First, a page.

85 – Robert H. Hanney 19 jaar (December 3, 1924 – September 18, 1944)
Flying Officer Hanney was born in Bristol. His father was Charles Percival Hanney and his mother Dora Grace Hanney. His father had fought as a soldier in France during World War I and returned to England in 1918. In 1945, after WW II, they visited the grave of their son Robert, commonly called Bob, at Strijen in Holland. They were accompanied by burgomaster and Mrs. Bolman. Mr. Bolman had been present on September 21, 1944, when Bob’s body was recovered and buried a day later in the graveyard at Strijen. Bob had a brother, Roy, born in 1928, who served in the RAF in Japan in 1947 and 1948. After 1945 he visited his brother’s grave at Strijen three times, and on May 26, 2018, he placed a QR code tile in the digital war monument at Oud Beijerland, Holland. Robert took his education at Bristol Grammar School, where he was a member of the school’s first rugby team, and also a member of the club for grotto investigation. Bob was 17 when he joined the RAF early in 1942. In August of that year he was called up for active service. After the first training as a pilot he was sent to Canada in November 1942 to complete this training. In January 1944 he returned to England, where he was stationed in various bases in North England. In May 1944 he was sent to 80 Squadron as a pilot. From various airports in S.E. England he took part in D-day attacks on Normandy, flying a Spitfire. On September 18, 1944, at 13.40 o’clock, 18 fighter planes of the type Hawker Tempest, took off from Manston Air Force Base to attack German AA guns near the Moerdijk Bridge in Holland. One of these 18 was Bob’s plane, code number W2V, serial number EJ583. Flying over Holland, his plane was hit by German AA fire somewhere near Dinteloord. Losing more and more height he got as far as Hollands Diep, a wide river, and finally crashed in Maria Polder near Strijen-Sas, close to the spot where 2 days earlier a Lancaster bomber had crashed. Six civilian inhabitants of Strijen were ordered by Burgomaster Bolman on Sept. 21, 1944, to go and find the pilot. Arriving at the site of the crash they found Bob still in his chair inside the plane. There was some damage due to fire, and in the back of the chair there was a hole. Presumably the pilot was already dead when he crashed. After having been taken to the Strijen cemetery, Bob’s body was buried beside the gave of a Dutch soldier who had been killed in May 1940, fighting the Germans. There were German soldiers and many inhabitants of Strijen who attended the burial. On July 8, 1945 his parents received the news of his death and where he was buried.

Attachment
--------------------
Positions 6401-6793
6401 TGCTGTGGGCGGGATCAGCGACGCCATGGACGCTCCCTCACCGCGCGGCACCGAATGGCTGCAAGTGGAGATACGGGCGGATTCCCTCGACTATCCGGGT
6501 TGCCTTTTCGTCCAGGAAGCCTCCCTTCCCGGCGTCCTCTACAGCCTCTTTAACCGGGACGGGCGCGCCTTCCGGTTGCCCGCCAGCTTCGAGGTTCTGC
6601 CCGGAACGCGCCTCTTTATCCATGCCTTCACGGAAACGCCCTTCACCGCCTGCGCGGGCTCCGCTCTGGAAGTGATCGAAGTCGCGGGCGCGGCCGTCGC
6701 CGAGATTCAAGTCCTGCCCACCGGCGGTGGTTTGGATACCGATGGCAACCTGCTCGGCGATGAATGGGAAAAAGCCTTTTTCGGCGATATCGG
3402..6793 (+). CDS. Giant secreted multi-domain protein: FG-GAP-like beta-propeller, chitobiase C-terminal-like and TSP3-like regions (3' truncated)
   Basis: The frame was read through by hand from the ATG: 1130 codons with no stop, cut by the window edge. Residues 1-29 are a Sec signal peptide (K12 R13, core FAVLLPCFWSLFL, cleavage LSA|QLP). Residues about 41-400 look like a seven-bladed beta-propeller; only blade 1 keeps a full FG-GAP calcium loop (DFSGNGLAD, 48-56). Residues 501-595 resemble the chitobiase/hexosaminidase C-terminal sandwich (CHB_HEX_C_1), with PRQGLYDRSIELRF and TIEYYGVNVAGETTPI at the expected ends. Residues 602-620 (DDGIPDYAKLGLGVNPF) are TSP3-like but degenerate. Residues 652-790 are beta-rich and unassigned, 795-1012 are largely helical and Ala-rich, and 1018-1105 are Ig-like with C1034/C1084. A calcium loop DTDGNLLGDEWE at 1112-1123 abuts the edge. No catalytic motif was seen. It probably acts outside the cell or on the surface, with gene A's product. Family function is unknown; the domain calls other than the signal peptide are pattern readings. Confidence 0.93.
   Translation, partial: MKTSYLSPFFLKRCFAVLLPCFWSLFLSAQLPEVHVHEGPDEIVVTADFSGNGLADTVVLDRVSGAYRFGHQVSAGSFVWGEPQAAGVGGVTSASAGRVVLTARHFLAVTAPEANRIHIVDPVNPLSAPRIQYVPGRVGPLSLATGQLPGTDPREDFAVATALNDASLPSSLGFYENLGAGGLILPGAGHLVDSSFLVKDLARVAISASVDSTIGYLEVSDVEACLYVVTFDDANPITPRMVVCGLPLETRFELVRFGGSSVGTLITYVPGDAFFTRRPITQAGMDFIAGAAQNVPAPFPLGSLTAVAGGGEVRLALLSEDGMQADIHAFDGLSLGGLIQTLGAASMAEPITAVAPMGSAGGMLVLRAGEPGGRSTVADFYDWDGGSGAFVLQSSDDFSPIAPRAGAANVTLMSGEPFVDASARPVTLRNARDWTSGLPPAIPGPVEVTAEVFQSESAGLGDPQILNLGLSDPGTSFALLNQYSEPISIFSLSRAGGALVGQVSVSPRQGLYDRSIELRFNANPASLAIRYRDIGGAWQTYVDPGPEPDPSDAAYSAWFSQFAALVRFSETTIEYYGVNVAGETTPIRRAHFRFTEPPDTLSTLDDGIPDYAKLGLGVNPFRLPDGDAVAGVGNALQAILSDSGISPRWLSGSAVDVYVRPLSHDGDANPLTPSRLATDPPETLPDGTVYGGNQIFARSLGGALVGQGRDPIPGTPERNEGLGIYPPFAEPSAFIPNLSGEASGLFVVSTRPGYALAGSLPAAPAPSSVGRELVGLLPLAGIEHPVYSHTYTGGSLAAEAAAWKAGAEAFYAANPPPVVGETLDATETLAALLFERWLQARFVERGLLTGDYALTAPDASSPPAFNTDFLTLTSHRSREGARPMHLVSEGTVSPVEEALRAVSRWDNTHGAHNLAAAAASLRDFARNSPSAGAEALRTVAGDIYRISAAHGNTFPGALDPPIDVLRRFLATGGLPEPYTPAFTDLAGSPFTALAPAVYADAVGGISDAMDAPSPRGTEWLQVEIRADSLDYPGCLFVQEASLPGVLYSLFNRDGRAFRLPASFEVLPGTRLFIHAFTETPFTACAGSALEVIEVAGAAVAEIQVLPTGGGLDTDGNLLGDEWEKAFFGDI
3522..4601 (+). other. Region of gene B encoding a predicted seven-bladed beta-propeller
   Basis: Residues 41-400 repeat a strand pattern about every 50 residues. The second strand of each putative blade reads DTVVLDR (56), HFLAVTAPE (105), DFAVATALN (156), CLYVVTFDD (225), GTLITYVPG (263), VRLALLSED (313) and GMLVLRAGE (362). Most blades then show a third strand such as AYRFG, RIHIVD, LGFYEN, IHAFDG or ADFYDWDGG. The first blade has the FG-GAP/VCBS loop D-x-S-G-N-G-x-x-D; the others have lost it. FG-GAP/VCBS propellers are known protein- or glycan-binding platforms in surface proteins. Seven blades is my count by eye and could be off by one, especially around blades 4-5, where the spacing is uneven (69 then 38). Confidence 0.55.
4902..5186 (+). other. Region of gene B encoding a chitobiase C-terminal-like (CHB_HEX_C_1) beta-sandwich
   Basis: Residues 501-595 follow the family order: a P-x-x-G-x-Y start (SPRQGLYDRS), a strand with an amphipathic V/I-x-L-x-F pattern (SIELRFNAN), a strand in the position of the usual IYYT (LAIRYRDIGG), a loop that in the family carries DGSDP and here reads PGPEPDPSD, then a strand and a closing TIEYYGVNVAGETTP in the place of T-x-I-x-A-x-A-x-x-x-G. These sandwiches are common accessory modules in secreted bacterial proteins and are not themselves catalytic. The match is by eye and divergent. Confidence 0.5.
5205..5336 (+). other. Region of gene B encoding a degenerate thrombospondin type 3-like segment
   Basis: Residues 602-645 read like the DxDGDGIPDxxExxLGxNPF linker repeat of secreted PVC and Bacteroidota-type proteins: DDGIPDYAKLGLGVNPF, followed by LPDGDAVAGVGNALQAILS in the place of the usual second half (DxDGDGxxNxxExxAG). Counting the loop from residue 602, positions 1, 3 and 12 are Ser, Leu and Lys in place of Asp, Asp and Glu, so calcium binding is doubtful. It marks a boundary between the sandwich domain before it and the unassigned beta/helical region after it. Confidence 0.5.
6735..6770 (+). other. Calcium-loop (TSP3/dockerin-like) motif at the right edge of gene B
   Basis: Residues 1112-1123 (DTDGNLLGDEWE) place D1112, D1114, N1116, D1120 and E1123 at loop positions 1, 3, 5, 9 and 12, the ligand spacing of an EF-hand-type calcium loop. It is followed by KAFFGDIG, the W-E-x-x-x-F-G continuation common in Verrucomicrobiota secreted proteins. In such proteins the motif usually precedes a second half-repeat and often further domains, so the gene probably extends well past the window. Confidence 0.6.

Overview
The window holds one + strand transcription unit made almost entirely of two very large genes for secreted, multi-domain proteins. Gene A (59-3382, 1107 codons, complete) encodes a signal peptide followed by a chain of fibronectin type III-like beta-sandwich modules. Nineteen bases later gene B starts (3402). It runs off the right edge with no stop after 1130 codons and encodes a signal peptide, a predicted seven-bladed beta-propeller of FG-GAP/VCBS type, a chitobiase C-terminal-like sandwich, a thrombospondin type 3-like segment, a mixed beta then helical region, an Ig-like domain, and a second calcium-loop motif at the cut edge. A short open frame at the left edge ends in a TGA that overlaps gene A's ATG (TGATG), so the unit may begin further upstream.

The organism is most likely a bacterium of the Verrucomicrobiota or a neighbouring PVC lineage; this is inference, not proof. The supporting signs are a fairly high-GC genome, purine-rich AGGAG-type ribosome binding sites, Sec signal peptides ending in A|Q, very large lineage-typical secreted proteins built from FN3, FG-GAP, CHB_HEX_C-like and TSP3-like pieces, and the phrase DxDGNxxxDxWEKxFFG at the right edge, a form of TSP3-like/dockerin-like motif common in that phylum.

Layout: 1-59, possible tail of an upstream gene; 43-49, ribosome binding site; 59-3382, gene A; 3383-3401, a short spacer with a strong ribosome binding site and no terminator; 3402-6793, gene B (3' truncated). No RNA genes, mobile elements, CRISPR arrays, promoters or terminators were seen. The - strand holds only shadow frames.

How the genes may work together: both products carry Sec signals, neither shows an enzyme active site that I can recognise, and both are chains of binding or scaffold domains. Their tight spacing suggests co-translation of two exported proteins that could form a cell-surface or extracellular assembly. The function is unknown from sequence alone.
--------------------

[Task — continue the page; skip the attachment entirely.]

Photo Roy Hanney and family
90-year-old Roy Hanney, accompanied by his son and daughter, receives a poppy (memorial poppy) from members of the Scouting Oud-Beijerland (the organization that adopted the monument) to place at the QR tile of his brother. Seventy-five years earlier, he last saw his brother Bob, just before he started his last flight.
A candle every year …
On Christmas Eve candles are lit all over the Netherlands at war graves. In the Hoeksche Waard this has been done since 2016, at the Canadian cemetery in Holten this tradition has persisted for more than 25 years. It gave Dick Jansen from Burgum the idea to draw national attention to this campaign via Facebook. Through his efforts, candles are burned at the graves in hundreds of places in the Netherlands every year. The initiative is seen as a wonderful gesture at an emotional moment, for those who gave their lives for our freedom in World War II.
For an explanation of the video below, see 2018 [Film] Families visiting Hoeksche Waard